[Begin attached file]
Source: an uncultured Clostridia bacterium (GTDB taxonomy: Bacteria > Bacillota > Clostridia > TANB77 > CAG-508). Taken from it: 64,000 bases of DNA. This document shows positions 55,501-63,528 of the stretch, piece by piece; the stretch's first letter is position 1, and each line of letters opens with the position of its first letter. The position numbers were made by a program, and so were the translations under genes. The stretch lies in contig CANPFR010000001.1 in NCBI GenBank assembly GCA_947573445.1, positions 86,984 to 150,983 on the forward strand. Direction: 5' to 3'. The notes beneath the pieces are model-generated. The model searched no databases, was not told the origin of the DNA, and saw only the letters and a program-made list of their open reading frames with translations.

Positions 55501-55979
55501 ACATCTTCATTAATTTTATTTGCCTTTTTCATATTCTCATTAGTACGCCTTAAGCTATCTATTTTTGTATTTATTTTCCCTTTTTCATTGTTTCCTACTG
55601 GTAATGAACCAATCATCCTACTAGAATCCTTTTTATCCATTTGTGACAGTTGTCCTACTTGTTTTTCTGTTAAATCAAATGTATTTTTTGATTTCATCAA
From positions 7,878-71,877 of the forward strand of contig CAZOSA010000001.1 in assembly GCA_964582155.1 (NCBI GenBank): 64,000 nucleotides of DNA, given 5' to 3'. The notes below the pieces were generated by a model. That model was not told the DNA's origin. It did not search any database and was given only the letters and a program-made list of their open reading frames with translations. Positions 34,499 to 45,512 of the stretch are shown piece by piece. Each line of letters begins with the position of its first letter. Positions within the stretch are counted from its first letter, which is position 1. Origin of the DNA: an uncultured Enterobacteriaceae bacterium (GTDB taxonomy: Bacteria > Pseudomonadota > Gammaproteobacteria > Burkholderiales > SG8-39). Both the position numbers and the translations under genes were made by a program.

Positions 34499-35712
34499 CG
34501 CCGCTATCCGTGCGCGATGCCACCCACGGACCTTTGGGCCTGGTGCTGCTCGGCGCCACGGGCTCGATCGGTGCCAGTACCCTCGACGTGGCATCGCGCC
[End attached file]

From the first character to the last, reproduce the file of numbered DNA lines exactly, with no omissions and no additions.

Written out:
Source: an uncultured Clostridia bacterium (GTDB taxonomy: Bacteria > Bacillota > Clostridia > TANB77 > CAG-508). Taken from it: 64,000 bases of DNA. This document shows positions 55,501-63,528 of the stretch, piece by piece; the stretch's first letter is position 1, and each line of letters opens with the position of its first letter. The position numbers were made by a program, and so were the translations under genes. The stretch lies in contig CANPFR010000001.1 in NCBI GenBank assembly GCA_947573445.1, positions 86,984 to 150,983 on the forward strand. Direction: 5' to 3'. The notes beneath the pieces are model-generated. The model searched no databases, was not told the origin of the DNA, and saw only the letters and a program-made list of their open reading frames with translations.

Positions 55501-55979
55501 ACATCTTCATTAATTTTATTTGCCTTTTTCATATTCTCATTAGTACGCCTTAAGCTATCTATTTTTGTATTTATTTTCCCTTTTTCATTGTTTCCTACTG
55601 GTAATGAACCAATCATCCTACTAGAATCCTTTTTATCCATTTGTGACAGTTGTCCTACTTGTTTTTCTGTTAAATCAAATGTATTTTTTGATTTCATCAA
From positions 7,878-71,877 of the forward strand of contig CAZOSA010000001.1 in assembly GCA_964582155.1 (NCBI GenBank): 64,000 nucleotides of DNA, given 5' to 3'. The notes below the pieces were generated by a model. That model was not told the DNA's origin. It did not search any database and was given only the letters and a program-made list of their open reading frames with translations. Positions 34,499 to 45,512 of the stretch are shown piece by piece. Each line of letters begins with the position of its first letter. Positions within the stretch are counted from its first letter, which is position 1. Origin of the DNA: an uncultured Enterobacteriaceae bacterium (GTDB taxonomy: Bacteria > Pseudomonadota > Gammaproteobacteria > Burkholderiales > SG8-39). Both the position numbers and the translations under genes were made by a program.

Positions 34499-35712
34499 CG
34501 CCGCTATCCGTGCGCGATGCCACCCACGGACCTTTGGGCCTGGTGCTGCTCGGCGCCACGGGCTCGATCGGTGCCAGTACCCTCGACGTGGCATCGCGCC